But also like I knew from the beginning like when he started talking about being the sniper like I knew it wasn’t going to talk about the minute when he hits her.

E: Yeah

A: Um But that just made it worse?!

Because I knew there wasn’t going to be any like actual violence

E: Almost like gratification, like you don’t get that

A: Yeah yeah you don’t get the final sort of like

Yeah

E: Yeah you just have this Horrible build up

A: Which is the worst bit

 

eve n ava like breaking rules

E: But then it’s really weird because the woman’s story isn’t like this direct contrast, it’s a completely different thing? It’s this weird like frozen

A: A whole other

E: Moment, and then it’s got this Weird Sci-fi thing where she sees into the moment and it’s like Whaaaat is going on

A: I was so amazed

It was just like, it broke like, all the rules of it, for me. Which was really fun, it was just like

It was very freeing

He just sort of did it

Just went with this completely inverse, not even inverse, just like completely torn apart narrative of the woman that’s in no way related, not in any way related to, the man’s moment.

E: And I think people like, look for connections and they’re like what’s the connection, What’s the Theme here, and it’s like Well there isn’t one

A: But that’s also probably what it’s about like looking for meaning. And like so many shows are like about like Looking for Meaning in a World Without Connection, you know like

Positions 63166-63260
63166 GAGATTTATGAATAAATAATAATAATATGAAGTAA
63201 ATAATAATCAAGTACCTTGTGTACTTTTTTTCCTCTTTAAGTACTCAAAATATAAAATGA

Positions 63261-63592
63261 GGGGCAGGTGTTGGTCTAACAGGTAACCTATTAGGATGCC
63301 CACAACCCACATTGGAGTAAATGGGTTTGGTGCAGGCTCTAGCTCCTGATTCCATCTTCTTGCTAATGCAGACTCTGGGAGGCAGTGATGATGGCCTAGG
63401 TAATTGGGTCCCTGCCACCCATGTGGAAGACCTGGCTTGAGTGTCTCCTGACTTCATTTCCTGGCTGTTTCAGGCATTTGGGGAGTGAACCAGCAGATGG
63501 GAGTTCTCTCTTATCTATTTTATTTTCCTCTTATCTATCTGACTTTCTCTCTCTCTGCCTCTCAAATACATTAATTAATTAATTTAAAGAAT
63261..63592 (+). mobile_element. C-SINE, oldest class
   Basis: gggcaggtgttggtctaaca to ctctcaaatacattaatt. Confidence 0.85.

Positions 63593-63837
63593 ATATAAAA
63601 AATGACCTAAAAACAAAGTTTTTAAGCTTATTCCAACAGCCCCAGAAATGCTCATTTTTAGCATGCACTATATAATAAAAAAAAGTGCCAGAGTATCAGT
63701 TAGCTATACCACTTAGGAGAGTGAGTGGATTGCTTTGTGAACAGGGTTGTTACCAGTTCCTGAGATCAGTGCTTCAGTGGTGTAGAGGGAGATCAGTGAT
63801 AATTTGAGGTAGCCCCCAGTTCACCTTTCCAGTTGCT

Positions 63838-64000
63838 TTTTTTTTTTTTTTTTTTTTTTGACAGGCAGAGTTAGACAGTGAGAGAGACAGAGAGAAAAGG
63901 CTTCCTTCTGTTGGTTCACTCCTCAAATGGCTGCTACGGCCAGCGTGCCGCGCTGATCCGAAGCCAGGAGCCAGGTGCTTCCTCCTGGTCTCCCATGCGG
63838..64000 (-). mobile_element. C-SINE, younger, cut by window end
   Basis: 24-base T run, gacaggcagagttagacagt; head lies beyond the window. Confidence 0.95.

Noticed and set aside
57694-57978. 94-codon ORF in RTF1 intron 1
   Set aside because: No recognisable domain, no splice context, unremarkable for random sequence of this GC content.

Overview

E: True, yeah. He did it very well though because it was like there is literally no, not that there was no meaning, I feel like that’s a disservice, but that

A: But like everything is so atomised

E: Yeah exactly

How do we talk about everything at once and also, nothing?

A: Yeah, and like communicate this like, deep Despair in our hearts

 

eve n ava get stressed

E: I didn’t feel that, like, not sad, but I didn’t feel that Hopeless throughout it I just felt, quite like stressed out,

A: Yeah no it was stressful. It was a really stressful watch.

And I guess, I didn’t feel Hopeful at the end, like when he’s, when it is that ending of like, he looks up and he’s like ‘Sharon’, and they make the eye contact and the light changes, and oh I just get goosebumbs even thinking about it. But you know that’s like, I felt like quite gratified by it? Not like totally but it was just a sort of like

E: Yeah which I kind of didn’t like

A: Really?

E: I don’t really like gimmicky endings and I felt like it was a little bit like

Ooo we’ve come out of it now so we don’t need to worry about it anymore

A: Sure sure sure sure

go to avatalksabouttheatre.wordpress.com to read the second half

 

 

 

 

 

 

 

Jenny Holzer: SOFTER at Blenheim Palace

if he survives he’ll confirm for future generations how beauty was dying like beauty in flames